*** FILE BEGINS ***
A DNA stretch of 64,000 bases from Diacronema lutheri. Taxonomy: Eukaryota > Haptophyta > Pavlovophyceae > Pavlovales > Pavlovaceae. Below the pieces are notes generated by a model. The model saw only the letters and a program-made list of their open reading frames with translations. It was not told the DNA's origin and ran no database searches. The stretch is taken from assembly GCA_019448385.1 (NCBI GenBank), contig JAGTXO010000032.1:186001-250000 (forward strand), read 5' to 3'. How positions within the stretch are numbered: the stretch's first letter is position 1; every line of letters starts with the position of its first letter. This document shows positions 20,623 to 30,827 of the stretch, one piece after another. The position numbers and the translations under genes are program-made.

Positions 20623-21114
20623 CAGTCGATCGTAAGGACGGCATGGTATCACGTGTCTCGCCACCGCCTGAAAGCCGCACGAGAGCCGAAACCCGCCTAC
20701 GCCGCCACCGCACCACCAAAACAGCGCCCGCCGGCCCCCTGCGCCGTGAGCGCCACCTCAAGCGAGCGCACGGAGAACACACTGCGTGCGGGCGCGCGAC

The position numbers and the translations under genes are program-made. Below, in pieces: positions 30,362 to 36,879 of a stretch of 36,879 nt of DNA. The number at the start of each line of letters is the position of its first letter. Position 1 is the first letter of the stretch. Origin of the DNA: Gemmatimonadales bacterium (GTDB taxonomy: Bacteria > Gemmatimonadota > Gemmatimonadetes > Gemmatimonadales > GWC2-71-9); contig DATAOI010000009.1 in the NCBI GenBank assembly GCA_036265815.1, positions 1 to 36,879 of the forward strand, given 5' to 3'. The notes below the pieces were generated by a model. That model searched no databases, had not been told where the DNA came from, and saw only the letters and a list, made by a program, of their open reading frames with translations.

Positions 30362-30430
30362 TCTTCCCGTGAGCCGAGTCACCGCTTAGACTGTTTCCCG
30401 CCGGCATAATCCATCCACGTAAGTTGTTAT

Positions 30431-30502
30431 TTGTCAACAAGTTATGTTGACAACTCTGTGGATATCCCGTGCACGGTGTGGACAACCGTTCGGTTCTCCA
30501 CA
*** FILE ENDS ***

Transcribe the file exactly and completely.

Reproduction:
A DNA stretch of 64,000 bases from Diacronema lutheri. Taxonomy: Eukaryota > Haptophyta > Pavlovophyceae > Pavlovales > Pavlovaceae. Below the pieces are notes generated by a model. The model saw only the letters and a program-made list of their open reading frames with translations. It was not told the DNA's origin and ran no database searches. The stretch is taken from assembly GCA_019448385.1 (NCBI GenBank), contig JAGTXO010000032.1:186001-250000 (forward strand), read 5' to 3'. How positions within the stretch are numbered: the stretch's first letter is position 1; every line of letters starts with the position of its first letter. This document shows positions 20,623 to 30,827 of the stretch, one piece after another. The position numbers and the translations under genes are program-made.

Positions 20623-21114
20623 CAGTCGATCGTAAGGACGGCATGGTATCACGTGTCTCGCCACCGCCTGAAAGCCGCACGAGAGCCGAAACCCGCCTAC
20701 GCCGCCACCGCACCACCAAAACAGCGCCCGCCGGCCCCCTGCGCCGTGAGCGCCACCTCAAGCGAGCGCACGGAGAACACACTGCGTGCGGGCGCGCGAC

The position numbers and the translations under genes are program-made. Below, in pieces: positions 30,362 to 36,879 of a stretch of 36,879 nt of DNA. The number at the start of each line of letters is the position of its first letter. Position 1 is the first letter of the stretch. Origin of the DNA: Gemmatimonadales bacterium (GTDB taxonomy: Bacteria > Gemmatimonadota > Gemmatimonadetes > Gemmatimonadales > GWC2-71-9); contig DATAOI010000009.1 in the NCBI GenBank assembly GCA_036265815.1, positions 1 to 36,879 of the forward strand, given 5' to 3'. The notes below the pieces were generated by a model. That model searched no databases, had not been told where the DNA came from, and saw only the letters and a list, made by a program, of their open reading frames with translations.

Positions 30362-30430
30362 TCTTCCCGTGAGCCGAGTCACCGCTTAGACTGTTTCCCG
30401 CCGGCATAATCCATCCACGTAAGTTGTTAT

Positions 30431-30502
30431 TTGTCAACAAGTTATGTTGACAACTCTGTGGATATCCCGTGCACGGTGTGGACAACCGTTCGGTTCTCCA
30501 CA